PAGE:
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Elma Watch Cleaning Machine


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Well, got most of it disassembled ready for the soak in acetone. One slight problem though, I can't seem to get the bottom casing off the base plate, the centre shaft won't come off. Mickey, can you advise how this comes off? I've removed the bolt from the bottom, I'm assuming it then pulls out? Mine is stuck solid if that's the case, even after half a can of WD40!

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As you know I purchased a vintage Elma cleaning machine recently. Being the curious type and always looking for input as per Jonny 5 (Short Circuit), I sent an Email to Elma asking what year it was made.

To be honest, I didn't really expect to get an answer, as I have contacted companies in the past requesting this sort of information and have had no reply. Well not Elma, within a couple of hours their Technical Support Manager git back to me to say that it was made in 1966.

I thanked him for the fast response, and that it was greatly appreciated. The next thing I receive another email saying "To be honest this is a version I never have seen before. I collected some for our Elma museum...all are different." This got me thinking, has someone modified the machine sometime in the past. I responded by asking him the question.

Back came an immediate reply "I trust this is original design - one of several varities during the years.

Hans Schmidbauer, a Swiss watchmaker was the founder of Elma in 1948. now the Company is still in family hand 3th generation.

Good luck with the machine."

I wish more folk were as helpful!

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That's awesome Geo...and to tell the truth you might even have a unique version of the machine...might even be worth an exchange for a new one if they have a museum! I know the story of a guy here that had an old chevy and was offered money and a new model by the factory...I don't know the details but it definitely is something to think about.

 

In any case, that's a professional quality machine that will give you service for years to come.

 

Cheers,

 

Bob

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The strange thing about that is that it is now working. Didn't do anything either, it just decided to kick on?!!

To be honest, I generally keep it on the fastest speed anyway unless I have a particularly heavy item in the basket, then I will slow it down until the vibrations stop.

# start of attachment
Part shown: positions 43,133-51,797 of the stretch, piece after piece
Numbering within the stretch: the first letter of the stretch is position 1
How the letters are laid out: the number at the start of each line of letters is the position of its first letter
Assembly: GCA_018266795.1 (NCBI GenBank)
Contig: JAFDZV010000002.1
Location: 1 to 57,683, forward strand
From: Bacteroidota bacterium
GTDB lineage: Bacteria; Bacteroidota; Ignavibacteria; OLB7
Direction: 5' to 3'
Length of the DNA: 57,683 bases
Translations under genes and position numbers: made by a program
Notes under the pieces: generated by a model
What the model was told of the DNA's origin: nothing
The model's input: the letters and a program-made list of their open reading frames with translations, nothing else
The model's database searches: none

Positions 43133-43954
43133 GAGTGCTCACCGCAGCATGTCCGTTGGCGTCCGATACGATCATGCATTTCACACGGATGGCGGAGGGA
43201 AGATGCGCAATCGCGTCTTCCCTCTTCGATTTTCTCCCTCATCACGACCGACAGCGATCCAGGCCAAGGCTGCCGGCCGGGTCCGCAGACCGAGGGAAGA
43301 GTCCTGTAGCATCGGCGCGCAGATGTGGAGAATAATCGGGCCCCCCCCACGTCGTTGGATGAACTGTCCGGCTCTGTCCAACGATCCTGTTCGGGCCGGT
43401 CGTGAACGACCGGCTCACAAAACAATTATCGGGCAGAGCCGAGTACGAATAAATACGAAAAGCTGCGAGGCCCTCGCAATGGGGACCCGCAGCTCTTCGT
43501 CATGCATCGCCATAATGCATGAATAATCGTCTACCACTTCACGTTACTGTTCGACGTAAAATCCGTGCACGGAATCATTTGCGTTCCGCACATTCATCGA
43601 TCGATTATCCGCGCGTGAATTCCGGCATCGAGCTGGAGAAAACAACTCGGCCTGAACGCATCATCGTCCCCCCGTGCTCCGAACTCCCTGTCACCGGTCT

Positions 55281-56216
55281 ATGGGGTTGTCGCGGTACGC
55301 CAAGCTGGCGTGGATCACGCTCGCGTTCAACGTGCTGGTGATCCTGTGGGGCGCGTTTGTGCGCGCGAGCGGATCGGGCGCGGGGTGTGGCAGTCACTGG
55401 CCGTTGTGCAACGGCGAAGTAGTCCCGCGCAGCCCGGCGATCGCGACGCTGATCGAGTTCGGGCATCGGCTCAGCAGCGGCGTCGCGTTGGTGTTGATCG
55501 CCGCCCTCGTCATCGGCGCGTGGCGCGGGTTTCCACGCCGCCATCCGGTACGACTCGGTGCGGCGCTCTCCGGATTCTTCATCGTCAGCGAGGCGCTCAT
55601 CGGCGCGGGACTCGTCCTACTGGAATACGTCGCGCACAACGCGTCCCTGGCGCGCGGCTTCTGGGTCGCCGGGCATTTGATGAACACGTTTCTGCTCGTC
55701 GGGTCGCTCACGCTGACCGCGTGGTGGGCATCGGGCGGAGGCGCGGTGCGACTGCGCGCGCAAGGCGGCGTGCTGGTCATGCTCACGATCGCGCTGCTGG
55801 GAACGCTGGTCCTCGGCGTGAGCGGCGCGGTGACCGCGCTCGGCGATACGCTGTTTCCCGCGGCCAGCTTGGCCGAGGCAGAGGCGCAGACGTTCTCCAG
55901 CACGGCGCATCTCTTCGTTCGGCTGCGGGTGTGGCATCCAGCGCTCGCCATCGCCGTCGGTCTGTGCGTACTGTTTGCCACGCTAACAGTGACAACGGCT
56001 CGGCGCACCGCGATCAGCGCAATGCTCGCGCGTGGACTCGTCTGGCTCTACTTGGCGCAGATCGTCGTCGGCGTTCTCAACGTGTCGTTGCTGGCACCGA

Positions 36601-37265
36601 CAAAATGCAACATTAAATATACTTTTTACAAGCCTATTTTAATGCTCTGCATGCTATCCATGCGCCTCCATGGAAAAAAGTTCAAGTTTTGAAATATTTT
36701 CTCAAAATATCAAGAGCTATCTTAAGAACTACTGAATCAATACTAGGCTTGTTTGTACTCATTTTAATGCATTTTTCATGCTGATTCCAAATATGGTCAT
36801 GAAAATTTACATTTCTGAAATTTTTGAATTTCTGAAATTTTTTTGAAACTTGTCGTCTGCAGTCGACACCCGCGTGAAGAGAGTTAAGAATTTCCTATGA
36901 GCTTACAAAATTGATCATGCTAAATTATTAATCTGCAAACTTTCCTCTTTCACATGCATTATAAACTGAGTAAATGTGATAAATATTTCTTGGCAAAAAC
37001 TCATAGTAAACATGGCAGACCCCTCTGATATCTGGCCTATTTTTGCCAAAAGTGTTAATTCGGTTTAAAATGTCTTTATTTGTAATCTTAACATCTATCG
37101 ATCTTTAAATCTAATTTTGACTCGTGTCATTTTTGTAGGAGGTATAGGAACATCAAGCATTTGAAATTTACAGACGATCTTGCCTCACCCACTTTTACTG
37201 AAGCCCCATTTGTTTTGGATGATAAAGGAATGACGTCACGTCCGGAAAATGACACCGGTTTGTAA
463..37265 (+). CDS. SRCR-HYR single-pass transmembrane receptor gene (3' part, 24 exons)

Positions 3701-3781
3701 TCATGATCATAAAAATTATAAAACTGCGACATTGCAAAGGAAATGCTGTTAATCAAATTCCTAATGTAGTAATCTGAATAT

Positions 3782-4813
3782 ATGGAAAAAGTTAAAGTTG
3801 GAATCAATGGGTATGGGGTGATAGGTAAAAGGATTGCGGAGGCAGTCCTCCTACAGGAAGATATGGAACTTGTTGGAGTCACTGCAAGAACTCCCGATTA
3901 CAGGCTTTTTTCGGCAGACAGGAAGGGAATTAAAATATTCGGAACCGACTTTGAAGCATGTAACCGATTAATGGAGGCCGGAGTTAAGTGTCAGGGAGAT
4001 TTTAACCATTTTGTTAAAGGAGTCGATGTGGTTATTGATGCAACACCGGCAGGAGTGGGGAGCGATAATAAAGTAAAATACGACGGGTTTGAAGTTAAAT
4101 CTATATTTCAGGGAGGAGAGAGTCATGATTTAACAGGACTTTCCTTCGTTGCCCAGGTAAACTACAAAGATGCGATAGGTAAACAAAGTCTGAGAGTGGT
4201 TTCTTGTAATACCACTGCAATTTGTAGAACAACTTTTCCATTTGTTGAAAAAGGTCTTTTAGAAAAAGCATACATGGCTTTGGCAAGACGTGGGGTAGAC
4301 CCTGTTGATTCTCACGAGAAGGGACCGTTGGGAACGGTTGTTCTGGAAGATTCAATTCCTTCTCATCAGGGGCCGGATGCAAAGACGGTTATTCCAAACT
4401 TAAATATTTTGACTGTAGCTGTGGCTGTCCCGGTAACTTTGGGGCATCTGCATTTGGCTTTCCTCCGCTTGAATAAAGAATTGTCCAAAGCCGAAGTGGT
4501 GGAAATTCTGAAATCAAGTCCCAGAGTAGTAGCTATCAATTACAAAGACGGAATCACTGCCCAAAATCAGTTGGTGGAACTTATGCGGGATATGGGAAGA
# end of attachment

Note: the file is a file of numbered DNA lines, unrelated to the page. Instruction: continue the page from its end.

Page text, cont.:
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It's always good to get such a courteous response, isn't it? I bought a J.W. Benson watch a few months ago - cased by Louis Audemars of London - and a descendant of the firm sent me lots of fascinating information about the doings of the firm in London.

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Well, got most of it disassembled ready for the soak in acetone. One slight problem though, I can't seem to get the bottom casing off the base plate, the centre shaft won't come off. Mickey, can you advise how this comes off? I've removed the bolt from the bottom, I'm assuming it then pulls out? Mine is stuck solid if that's the case, even after half a can of WD40!

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Looking good Paul, regards the motor, its speed, and functionality, its impossible to grasp the speed with the basket out of the chemicals.   Here's a couple of demo videos I just shot for you, the first one out of the chemicals, speed variances, and the second, the same speed changes whilst submerged, the motor feels the velocity of the liquid, and in turn you achieve the correct speeds.

 

Its also worth noting that the central shaft that goes through the motor should be completely cleaned, no surface rust should be present at all.  Using some fine sandpaper whilst the motor is running can clean this up, be careful not to catch yourself anywhere.

 

 

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Thanks for that Micky, I've cleaned the shaft up, I got all the rust off with a grinding wheel, then polished it back up to give it the shine back. It's looking good. The motor seems ok now, speed wise. I guess I'll find out when I out it all back together and give it a test run. I'm just waiting for delivery of the acetone to strip the old paint.

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